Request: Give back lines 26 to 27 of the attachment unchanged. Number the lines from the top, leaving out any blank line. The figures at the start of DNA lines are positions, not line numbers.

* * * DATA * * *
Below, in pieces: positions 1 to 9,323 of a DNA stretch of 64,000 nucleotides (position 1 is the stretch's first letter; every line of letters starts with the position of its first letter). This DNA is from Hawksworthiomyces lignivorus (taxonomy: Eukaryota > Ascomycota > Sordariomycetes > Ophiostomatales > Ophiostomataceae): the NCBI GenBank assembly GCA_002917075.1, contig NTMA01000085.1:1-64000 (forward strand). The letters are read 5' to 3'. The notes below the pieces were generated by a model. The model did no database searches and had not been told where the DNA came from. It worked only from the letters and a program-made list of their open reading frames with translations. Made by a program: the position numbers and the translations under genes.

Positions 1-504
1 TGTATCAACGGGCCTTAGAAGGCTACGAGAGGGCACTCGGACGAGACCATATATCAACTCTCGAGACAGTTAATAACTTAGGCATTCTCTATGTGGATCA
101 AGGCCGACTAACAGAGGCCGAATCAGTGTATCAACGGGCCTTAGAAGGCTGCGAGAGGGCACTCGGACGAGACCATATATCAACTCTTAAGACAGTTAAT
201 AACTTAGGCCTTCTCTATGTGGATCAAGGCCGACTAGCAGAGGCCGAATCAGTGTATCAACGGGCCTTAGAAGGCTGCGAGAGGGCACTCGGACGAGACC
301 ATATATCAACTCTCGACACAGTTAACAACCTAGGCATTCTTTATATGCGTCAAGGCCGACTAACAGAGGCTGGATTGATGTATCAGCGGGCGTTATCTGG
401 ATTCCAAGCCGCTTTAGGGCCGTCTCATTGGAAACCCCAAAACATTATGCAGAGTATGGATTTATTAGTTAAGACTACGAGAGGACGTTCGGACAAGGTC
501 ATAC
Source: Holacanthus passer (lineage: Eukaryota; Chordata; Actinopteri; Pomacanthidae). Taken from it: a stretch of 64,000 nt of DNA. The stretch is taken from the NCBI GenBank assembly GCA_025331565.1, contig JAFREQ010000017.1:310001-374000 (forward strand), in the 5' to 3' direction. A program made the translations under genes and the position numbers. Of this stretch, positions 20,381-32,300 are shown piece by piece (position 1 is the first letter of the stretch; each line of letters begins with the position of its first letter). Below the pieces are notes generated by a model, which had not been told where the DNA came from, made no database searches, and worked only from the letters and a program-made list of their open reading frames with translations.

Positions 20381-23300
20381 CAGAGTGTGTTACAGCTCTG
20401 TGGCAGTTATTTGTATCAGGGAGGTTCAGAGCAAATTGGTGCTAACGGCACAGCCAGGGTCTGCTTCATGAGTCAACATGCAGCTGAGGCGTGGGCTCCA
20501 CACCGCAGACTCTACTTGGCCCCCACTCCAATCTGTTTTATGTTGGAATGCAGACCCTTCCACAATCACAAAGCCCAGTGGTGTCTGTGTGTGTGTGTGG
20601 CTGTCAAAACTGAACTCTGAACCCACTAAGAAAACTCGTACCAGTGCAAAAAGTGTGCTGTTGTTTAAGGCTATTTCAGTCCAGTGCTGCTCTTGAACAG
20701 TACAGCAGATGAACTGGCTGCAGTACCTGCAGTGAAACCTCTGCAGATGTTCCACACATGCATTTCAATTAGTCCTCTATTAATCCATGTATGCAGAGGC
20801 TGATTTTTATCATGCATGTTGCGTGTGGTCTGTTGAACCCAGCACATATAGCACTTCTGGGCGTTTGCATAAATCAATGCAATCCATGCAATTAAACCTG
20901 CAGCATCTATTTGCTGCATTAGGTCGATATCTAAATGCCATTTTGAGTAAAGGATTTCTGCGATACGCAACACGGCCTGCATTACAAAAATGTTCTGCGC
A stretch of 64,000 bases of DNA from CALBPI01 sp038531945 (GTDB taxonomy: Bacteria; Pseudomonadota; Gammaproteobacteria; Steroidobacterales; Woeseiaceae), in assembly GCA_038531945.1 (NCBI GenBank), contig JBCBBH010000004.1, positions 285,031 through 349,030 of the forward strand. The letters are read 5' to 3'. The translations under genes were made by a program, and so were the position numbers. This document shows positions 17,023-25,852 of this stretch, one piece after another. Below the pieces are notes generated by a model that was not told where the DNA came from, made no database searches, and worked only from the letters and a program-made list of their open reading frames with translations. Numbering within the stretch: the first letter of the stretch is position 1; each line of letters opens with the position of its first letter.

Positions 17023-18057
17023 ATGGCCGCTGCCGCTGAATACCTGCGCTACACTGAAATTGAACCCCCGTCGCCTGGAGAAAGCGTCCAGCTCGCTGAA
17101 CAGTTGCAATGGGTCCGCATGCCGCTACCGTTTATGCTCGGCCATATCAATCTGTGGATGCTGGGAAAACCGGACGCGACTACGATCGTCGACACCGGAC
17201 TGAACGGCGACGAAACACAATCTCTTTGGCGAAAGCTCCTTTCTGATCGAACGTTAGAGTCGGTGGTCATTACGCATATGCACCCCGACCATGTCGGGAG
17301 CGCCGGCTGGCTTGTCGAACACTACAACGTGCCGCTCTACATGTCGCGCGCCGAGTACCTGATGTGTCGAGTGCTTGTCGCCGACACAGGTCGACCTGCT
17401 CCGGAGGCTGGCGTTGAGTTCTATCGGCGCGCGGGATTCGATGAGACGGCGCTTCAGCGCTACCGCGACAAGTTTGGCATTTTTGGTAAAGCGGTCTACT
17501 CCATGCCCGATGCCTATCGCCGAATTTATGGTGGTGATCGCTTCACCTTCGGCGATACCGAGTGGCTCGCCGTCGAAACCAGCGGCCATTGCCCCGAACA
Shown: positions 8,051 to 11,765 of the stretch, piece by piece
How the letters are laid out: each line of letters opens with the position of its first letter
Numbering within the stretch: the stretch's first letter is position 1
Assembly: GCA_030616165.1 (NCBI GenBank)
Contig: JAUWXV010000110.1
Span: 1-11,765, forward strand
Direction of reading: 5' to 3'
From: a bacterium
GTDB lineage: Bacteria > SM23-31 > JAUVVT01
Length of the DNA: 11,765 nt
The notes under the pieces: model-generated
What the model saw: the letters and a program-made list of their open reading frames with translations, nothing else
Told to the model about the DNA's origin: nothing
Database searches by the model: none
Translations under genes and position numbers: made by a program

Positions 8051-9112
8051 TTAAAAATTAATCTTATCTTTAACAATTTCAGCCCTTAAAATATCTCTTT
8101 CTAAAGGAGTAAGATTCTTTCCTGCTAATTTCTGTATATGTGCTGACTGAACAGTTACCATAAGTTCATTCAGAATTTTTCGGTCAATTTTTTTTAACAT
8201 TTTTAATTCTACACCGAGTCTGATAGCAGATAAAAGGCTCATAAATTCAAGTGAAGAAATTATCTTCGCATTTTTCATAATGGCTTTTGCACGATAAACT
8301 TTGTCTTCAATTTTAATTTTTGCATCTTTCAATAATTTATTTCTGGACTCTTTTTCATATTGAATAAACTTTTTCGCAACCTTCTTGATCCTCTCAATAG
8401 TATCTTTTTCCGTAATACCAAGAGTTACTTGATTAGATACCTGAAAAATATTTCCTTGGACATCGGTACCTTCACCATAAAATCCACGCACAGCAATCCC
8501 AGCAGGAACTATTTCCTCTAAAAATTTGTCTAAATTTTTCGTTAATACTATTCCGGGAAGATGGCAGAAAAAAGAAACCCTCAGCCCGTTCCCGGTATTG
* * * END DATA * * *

Shown: positions 8,051 to 11,765 of the stretch, piece by piece
How the letters are laid out: each line of letters opens with the position of its first letter